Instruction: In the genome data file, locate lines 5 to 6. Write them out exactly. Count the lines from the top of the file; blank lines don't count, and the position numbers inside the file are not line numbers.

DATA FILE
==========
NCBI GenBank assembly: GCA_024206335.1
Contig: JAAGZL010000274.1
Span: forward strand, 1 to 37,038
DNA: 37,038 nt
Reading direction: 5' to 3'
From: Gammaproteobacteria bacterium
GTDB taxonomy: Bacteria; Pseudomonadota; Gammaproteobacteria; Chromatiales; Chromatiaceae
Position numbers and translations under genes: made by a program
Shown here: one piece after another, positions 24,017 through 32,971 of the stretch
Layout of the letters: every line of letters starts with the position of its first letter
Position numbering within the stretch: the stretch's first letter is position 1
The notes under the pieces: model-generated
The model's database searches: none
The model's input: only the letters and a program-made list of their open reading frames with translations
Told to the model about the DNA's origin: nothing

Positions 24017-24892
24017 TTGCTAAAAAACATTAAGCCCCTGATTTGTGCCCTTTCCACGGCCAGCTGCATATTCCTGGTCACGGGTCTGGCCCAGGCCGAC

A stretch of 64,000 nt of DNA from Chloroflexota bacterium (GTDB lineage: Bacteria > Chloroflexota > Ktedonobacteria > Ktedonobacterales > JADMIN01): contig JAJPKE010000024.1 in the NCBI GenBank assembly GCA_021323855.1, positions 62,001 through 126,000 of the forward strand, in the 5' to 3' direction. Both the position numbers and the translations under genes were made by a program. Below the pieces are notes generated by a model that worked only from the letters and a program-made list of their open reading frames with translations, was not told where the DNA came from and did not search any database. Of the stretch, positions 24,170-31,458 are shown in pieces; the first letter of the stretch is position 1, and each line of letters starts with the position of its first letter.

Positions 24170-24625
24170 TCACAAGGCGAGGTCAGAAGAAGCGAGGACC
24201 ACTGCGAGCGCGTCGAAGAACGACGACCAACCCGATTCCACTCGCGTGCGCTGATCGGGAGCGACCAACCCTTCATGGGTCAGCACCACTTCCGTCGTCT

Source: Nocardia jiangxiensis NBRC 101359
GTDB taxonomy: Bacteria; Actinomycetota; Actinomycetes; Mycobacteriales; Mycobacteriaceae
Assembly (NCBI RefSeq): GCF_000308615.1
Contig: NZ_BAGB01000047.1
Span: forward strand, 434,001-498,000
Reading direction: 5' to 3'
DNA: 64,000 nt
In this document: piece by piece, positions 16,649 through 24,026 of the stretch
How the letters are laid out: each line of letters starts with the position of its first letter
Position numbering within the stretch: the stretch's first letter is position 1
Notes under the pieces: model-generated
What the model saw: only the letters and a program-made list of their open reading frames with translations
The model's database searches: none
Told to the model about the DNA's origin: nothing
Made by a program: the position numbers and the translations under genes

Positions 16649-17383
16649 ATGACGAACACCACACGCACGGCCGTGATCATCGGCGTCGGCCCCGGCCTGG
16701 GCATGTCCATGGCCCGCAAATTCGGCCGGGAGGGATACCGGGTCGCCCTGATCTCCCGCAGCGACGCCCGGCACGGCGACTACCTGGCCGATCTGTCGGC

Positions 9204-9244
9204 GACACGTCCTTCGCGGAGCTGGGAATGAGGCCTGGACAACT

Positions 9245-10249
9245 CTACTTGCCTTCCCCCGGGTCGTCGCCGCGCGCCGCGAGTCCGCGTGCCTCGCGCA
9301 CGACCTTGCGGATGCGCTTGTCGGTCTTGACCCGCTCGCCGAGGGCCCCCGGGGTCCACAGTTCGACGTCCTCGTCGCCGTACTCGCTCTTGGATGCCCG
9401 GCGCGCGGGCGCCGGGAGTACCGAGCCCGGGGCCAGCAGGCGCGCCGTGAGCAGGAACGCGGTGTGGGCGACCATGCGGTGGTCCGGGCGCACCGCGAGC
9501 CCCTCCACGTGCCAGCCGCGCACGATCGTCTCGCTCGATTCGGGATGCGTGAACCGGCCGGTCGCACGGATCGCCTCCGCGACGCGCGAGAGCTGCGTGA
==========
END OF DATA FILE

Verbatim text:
Reading direction: 5' to 3'
From: Gammaproteobacteria bacterium